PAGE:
Tech

FCC Votes For New ‘Net Neutrality’ Internet Regulations

Giuseppe Macri Tech Editor

Despite weeks of protests and petitions from members of Congress, thousands of Internet users and fellow Federal Communications commissioners, the FCC voted Thursday to accept Chairman Tom Wheeler’s new ‘net neutrality’ Internet regulation proposal, which will allow Internet service providers to establish fast and slow lanes for Web traffic.

Thursday’s vote is the first step in a larger, months-long process during which the FCC will shape new rules governing ISP’s handling of Web traffic, which will potentially allow them to charge high-bandwidth Internet content creators like Netflix more money to provide acceptable service speeds, among other controversial proposals.

The commission has been the recipient of so much heat since announcing the proposal last month, Wheeler was forced to try and make some concessions in a Monday announcement aimed at easing the censorship and regulatory concerns expressed by lawmakers, advocacy groups, and Internet users. Despite Wheeler’s assurances that the agency will not allow Web traffic to be segregated, most reported seeing few, if any, changes.

According to FCC officials, the proposal’s new language seeks to prevent larger ISPs like Comcast from making “special terms” deals with high-bandwidth content creators like Netflix, and will analyze whether ISPs can slow access speeds to non-paying sites and services without such arranged deals.

Wheeler’s new draft voted through Thursday also includes protection for startups and companies that need Internet connectivity, but cannot afford to pay additional higher costs for access, and establish a representative with “significant enforcement authority” to defend startups in disputed cases.

The fight began in January when a federal court shot down long-standing rules in the Telecommunications Act of 1996 allowing the agency to regulate ISPs, and told the agency it was treating the providers too much like common communications carriers. According to reports, Wheeler has kept the option of reclassifying ISPs as common carriers on the table to keep the providers from abusing the industry with special traffic speed deals.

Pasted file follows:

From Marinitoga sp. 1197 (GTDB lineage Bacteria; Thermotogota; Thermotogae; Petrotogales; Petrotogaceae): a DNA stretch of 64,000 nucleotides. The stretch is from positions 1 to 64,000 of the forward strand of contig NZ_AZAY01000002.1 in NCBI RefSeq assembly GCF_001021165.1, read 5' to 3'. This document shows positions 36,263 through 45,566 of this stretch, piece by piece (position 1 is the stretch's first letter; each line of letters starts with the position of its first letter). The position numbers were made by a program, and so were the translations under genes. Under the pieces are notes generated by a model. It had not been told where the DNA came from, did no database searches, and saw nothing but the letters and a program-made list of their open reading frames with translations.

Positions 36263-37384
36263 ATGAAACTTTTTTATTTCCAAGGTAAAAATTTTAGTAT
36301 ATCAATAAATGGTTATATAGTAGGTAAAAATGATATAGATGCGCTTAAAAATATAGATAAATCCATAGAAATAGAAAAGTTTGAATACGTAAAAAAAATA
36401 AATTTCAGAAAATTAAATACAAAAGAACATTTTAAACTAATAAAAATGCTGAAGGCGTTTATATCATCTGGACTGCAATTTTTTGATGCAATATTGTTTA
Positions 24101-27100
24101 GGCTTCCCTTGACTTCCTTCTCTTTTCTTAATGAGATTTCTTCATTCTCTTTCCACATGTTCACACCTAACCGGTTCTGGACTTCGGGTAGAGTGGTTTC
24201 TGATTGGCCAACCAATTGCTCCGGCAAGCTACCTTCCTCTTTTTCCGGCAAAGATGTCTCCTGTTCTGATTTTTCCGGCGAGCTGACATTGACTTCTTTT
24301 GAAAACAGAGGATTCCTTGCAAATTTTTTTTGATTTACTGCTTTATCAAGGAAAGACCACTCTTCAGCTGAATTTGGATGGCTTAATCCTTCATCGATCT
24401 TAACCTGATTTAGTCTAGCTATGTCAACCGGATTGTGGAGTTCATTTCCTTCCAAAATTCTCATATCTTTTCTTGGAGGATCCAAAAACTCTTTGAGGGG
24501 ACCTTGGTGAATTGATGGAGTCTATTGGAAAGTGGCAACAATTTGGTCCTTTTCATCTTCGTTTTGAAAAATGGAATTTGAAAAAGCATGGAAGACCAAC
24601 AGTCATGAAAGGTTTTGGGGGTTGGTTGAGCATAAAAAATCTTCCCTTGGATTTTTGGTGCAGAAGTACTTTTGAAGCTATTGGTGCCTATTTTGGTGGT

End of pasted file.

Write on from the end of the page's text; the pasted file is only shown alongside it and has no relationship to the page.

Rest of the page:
Were they to be reclassified, the FCC would have more broad power over regulating the industry to maintain what Wheeler described Thursday as “One Internet. Not a fast Internet, not a slow Internet; one Internet.”

While liberal commissioner Jessica Rosenworcel states Wheeler made “significant adjustments” in the most-recent version to ease fears, conservative commissioners Ajit Pai and Michael O’Rielly claim they were kept in the dark in regard to the changes, and last week asked Wheeler to delay the vote.

“Some would like to regulate broadband providers as utilities under Title II of the Communications Act.  This turn to common-carrier regulation would scrap the Clinton-era decision to let the Internet grow and thrive free from price regulation and other obligations applicable to telephone carriers,” Pai wrote in a dissenting statement Thursday.

The Republican commissioner said he believes former President Bill Clinton and Congress established the correct precedent with the 1996 legislation, which said U.S. policy should “preserve the vibrant and competitive free market that presently exists for the Internet . . . unfettered by Federal or State regulation.”

Pai described Wheeler’s plan as “a lawyerly one that proposes a minimal-level-of-access rule and a not-too-much-discrimination rule. It also allows for paid prioritization under unspecified circumstances.”